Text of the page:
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The mystery plant – looking increasingly like some sort of Scabious, as Simon suggested.

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Grasshopper.

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I think this might be Orpine, or Sedum telephium, the same Sedum, or Ice Plant which we grow in our gardens.

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Speckled Wood.

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A Harvestman. Definitely not a spider or a daddy-longlegs.

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I was a bit surprised to see the orange berries on the Lily-of-the-valley; I’ve never seen them before. Apparently, they rarely develop, with the plant usually spreading by sending up new shoots.

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Female Common Darter.

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Another Brimstone.

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Male Common Darter.

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A Different World.

Castle Acre

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More Norfolk adventures, to wit Castle bagging, a favourite pastime of ours. The small village of Castle Acre still has some of its village walls, and is flanked by the remnants of a castle and the more substantial remains of an abbey.

Although there’s not all that much of the castle left to see – no winding staircases to clamber, no battlements to charge around – even what remains of the huge moat and earthworks are very evocative. What’s more, on an afternoon which had, slightly unexpectedly, turned sunny and warm, the castle grounds, a haven for wildflowers – were full of butterflies and bees; a great place to explore.

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Whilst the kids were running around being knights of old (or somesuch) I was revelling in the abundance and variety of the flowers on offer – particularly those which I haven’t encountered close to home.

I think that this,…

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…which was ubiquitous, is Common Calamint.

This enormous plant…

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…is a Mullein. We do see Mulleins at home, we’ve even had them appear as ‘weeds’ in our garden, but I’m pretty sure that this particular specimen is a Hoary Mullein which is an East Anglian speciality.

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The castle itself is very interesting (and free to boot). It was built by William de Warenne a Norman baron who fought alongside William the Conqueror at the Battle of Hastings and subsequently became a very wealthy landowner with properties across thirteen counties.

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It’s all built, perhaps not surprisingly, of the local flint.

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The kids charged around. TBH found a spot out of the wind to sun herself, and naturally I took photos.

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A mallow.

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A (large) white on Calamint.

The butterflies led me a very merry dance. There were lots about – chiefly Whites, often in groups of two or three, but also Meadow Browns and some Small Blues. To my great delight, I also spotted a Hummingbird Hawkmoth, only the second one I’ve ever seen, but I wasn’t anywhere near like fast enough to catch it’s darting flight on camera.

Whilst I was pursuing a trio of amorous Whites, I encountered this long-legged beastie…

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…which I’m pretty sure is not a spider, but rather a Harvestmen (Harvestman?).

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Castle Acre village.

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Meadow Brown.

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I could have happily stayed at the castle photographing plants and insects etc, but we had other fish to fry. We had a wander through the village, through the Bailey Gate…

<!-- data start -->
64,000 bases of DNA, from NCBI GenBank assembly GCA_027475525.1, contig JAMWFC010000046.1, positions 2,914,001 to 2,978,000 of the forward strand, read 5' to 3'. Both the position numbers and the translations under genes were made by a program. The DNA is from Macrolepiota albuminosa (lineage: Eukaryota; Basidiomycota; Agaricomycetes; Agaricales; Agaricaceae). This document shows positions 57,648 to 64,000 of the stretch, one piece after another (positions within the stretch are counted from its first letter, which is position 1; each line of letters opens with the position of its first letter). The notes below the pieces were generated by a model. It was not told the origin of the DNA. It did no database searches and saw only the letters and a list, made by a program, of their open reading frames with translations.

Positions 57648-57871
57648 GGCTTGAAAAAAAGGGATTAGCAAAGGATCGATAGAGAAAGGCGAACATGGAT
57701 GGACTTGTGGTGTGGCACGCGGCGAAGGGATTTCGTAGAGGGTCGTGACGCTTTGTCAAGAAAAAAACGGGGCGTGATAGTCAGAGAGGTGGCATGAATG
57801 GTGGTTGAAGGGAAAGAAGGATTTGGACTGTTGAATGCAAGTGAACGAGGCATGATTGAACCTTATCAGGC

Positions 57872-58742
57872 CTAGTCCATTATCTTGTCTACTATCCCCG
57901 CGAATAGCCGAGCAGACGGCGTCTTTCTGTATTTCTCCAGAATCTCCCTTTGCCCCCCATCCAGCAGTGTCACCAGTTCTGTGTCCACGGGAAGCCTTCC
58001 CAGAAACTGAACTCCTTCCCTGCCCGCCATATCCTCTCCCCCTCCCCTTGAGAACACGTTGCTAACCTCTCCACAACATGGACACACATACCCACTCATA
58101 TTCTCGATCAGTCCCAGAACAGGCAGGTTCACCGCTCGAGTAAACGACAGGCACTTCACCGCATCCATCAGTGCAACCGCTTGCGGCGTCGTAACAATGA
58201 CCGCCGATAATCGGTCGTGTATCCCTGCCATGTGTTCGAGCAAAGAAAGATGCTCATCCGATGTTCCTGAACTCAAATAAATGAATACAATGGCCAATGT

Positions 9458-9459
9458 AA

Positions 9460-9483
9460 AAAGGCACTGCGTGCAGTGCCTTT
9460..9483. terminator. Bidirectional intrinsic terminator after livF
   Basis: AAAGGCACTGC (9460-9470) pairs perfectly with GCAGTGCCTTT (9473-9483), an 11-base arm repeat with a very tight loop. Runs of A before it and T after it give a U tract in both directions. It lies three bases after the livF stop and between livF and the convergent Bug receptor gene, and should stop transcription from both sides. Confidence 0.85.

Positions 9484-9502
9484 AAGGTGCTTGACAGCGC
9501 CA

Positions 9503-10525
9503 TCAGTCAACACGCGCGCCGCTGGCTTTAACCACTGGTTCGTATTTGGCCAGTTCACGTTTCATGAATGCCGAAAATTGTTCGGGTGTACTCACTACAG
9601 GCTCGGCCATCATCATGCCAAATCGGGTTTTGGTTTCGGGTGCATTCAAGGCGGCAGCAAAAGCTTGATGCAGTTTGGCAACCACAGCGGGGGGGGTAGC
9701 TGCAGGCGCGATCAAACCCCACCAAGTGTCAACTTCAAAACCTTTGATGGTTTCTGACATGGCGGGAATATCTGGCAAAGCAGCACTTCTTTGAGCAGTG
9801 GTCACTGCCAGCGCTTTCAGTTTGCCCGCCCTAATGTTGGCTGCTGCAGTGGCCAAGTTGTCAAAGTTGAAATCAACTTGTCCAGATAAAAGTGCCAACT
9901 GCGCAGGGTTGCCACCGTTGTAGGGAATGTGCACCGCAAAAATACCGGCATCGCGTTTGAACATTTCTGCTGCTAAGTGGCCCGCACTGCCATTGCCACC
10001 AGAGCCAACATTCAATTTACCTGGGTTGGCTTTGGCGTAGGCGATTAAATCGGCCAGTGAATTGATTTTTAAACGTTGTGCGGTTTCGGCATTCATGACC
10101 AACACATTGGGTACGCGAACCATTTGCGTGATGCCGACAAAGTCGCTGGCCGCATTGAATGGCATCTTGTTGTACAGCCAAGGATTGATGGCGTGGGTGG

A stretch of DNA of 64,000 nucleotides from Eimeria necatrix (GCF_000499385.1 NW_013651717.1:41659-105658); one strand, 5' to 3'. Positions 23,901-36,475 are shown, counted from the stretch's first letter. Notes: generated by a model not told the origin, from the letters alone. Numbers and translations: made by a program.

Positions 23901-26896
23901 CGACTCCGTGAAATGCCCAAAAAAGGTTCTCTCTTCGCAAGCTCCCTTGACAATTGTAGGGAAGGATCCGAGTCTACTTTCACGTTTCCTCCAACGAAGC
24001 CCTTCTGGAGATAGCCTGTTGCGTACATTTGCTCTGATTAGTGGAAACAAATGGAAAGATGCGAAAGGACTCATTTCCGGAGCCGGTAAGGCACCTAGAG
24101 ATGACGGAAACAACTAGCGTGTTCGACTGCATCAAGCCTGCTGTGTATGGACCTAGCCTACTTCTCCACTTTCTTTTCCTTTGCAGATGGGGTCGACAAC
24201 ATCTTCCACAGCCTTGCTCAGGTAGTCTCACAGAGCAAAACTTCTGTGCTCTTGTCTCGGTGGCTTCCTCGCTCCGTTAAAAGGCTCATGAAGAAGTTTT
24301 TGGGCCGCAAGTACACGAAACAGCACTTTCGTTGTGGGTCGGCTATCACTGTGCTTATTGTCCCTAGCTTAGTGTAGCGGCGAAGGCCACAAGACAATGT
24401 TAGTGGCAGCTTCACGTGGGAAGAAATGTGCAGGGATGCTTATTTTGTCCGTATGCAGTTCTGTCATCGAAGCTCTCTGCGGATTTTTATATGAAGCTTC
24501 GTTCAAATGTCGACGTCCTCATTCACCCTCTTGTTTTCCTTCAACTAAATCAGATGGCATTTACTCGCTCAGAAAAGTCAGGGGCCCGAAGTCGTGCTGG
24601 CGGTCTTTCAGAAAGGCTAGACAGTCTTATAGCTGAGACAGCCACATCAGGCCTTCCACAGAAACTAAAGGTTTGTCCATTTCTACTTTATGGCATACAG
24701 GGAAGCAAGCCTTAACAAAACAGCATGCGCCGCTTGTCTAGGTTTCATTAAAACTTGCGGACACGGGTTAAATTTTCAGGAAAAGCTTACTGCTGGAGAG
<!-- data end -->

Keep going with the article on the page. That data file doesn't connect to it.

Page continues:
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…to the church of St. James the Great….

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…(wasn’t it enough that he was a Saint, doesn’t that imply that he was Great? Or was there another St. James…St James the Slightly Cheesy?)

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The Church of St. James.

A bit of internet research reveals that I should have ventured further in – the pulpit on the right has some paintings of saints which I wish now I’d taken a closer look at.

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Impressive medieval font cover.

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Ornately armoured stained-glass knight.

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In this huge Norfolk church I was transported back to the area close to home by this painted panel. I’ve seen very similar, but much smaller, panels in modest Furness churches. (See them here and here.) Those were both dedicated to Queen Anne, but this one, dated 1748, is too late for her: it’s from the reign of George II – which explains the G II above the Lion’s crown.

On to the Priory next…

Castle Acre

Another Interlude

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“I like work: it fascinates me. I can sit and look at it for hours.”

Jerome K. Jerome

Another instance of the boys finding something fascinating in the garden and fetching me and my camera to enjoy it.

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Watching this spider deftly spin this wasp, well half of a wasp I think, and neatly wrap it in silk was really something.

Here’s one which was already hanging in the larder to season….

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Of course, once one thing has attracted my attention and has me gleefully snapping away, I’m inclined to start to look to see what else I can find. There were lots of hoverflies about, but I was more interested in this harvestman….

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…mainly because, until quite recently, I didn’t know that they existed. Not a spider, but related, it doesn’t produce silk, so can’t spin a web, nor does it have fangs, but it catches small prey using hooks on its long legs.

This forest bug, photographed on a different day, had a lucky escape – I was pruning a hazel which grows a good deal faster than the beech hedge it has invaded and so can often look a bit like a straggly cuckoo-in-the-nest when I spotted this bug on the underside of a leaf, just as I was about to shove it into the shredder.

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Another Interlude